Fortunata and Jacinta by Benito Pérez GaldósCapturing a ninteenth-century Spanish world of political tumult and personal obsession, Benito Pérez Galdóss Fortunata and Jacinta tells of two women who love the same man unfailingly—one as his mistress, the other as his wife.
In this new and complete translation, Agnes Moncy Gullón presents the detailed realism, the diversity of character and scene that have placed Fortunata and Jacinta alongside the voluminous works of Charles Dickens and Honoré de Balzac. Galdóss Madrid, recast from his youthful wanderings through the citys slums and cafés, includes the egg sellers and faded bullfighters surrounding Fortunata as well as the quieter, sequestered milieu of Jacintas upbringing. Through Juanito, the lover of both women, the writer reveals Spain as a variegated fabric of delicate traditions and established vices, of shaky politics and rich intrigue. In this vast and colorful world, resonant of Dickenss London and Balzacs France, Galdós presents his characters with a depth, ambiguity, and humor born of the multiplicity of his scene.
Galdóss novels enjoyed, for a time, a wide and attentive readership in Spain. As his reputation grew, however, hostility toward his achievements, envy of his success, and political squabbling hampered his progress, stalling his election to the Royal Academy and, in 1912, thoroughly derailing his nomination as Spains candidate for the Nobel Prize.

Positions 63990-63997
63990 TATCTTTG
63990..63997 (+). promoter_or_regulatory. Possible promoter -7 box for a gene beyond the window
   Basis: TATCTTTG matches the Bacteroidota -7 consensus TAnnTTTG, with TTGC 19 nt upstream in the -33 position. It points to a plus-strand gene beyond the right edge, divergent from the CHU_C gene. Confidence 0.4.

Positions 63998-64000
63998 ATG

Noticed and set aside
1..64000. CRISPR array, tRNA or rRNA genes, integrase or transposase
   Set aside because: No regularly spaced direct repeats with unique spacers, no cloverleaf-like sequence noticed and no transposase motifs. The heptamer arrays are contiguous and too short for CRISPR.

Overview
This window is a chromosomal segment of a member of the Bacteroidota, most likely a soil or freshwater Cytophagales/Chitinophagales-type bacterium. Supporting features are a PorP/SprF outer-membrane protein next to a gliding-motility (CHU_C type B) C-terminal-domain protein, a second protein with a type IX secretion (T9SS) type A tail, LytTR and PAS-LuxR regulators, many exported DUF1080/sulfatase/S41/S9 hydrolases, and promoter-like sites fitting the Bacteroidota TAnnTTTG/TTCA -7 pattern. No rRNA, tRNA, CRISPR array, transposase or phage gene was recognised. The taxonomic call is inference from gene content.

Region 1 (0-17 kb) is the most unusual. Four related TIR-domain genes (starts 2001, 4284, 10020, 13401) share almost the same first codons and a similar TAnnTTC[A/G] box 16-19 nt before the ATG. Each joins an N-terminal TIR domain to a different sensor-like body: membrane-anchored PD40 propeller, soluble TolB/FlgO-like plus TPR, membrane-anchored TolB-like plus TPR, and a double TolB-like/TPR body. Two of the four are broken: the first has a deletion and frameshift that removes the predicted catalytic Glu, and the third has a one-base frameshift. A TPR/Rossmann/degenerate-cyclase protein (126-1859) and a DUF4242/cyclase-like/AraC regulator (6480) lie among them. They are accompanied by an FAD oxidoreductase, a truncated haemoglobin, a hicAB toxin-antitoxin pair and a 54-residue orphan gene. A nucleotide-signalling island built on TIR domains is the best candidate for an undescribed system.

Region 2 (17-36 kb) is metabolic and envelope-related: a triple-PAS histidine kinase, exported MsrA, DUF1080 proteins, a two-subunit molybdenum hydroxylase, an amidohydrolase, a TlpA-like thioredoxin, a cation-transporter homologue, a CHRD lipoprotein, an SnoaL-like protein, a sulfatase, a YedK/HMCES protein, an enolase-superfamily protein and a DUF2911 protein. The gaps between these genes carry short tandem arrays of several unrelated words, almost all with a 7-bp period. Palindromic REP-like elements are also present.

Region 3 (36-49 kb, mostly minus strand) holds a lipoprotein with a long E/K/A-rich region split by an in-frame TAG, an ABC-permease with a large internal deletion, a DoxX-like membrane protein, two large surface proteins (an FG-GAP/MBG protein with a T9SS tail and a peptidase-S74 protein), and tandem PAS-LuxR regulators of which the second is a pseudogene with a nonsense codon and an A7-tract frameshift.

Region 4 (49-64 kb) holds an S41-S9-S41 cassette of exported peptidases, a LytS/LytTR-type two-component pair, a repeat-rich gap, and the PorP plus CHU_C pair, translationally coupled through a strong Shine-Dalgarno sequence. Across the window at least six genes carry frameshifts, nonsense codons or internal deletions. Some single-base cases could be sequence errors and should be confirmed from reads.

Though the political controversies that surrounded Galdóss works have long been calmed, this translation by Agnes Moncy Gullón brings alive the tempestuous era in which he lived and wrote, allowing English readers to hear the percussive yet often melodic tones of nineteenth-century Madrid in the correct and casual speech of Jacinta, in the pretty but empty words of Juanito, and in the painfully proper, sometimes vulgar language of Fortunata.
Fortunata and Jacinta
Patrick Parrinder. In that year two new names were added to the list of great non-winners of this prize, a list headed by Henrik Ibsen d. The fate of Benito Perez Galdos was more poignant. Galdos died in , at the age of 77, with his dream of reaching a foreign readership largely unrealised. Whatever it was that condemned Galdos to international neglect, it was certainly not insularity of outlook. For British readers the case is particularly ironic.
Perez Galdos was Spain's outstanding nineteenth-century novelist. At a time when most Spanish novelists were limited by their regional backgrounds, Galdos possessed the intellect and vision to embrace the Spanish people as a nation., But I was also intimidated by the investment in time the book demands. In truth, Fortunata and Jacinta is about as long as War and Peace less the essay at the end.
Amazon wishlist. Our Assessment: A- : sweeping novel of late nineteenth century Madrid life. Please note that these ratings solely represent the complete review 's biased interpretation and subjective opinion of the actual reviews and do not claim to accurately reflect or represent the views of the reviewers. Similarly the illustrative quotes chosen here are merely those the complete review subjectively believes represent the tenor and judgment of the review as a whole. We acknowledge and remind and warn you that they may, in fact, be entirely unrepresentative of the actual reviews by any other measure.
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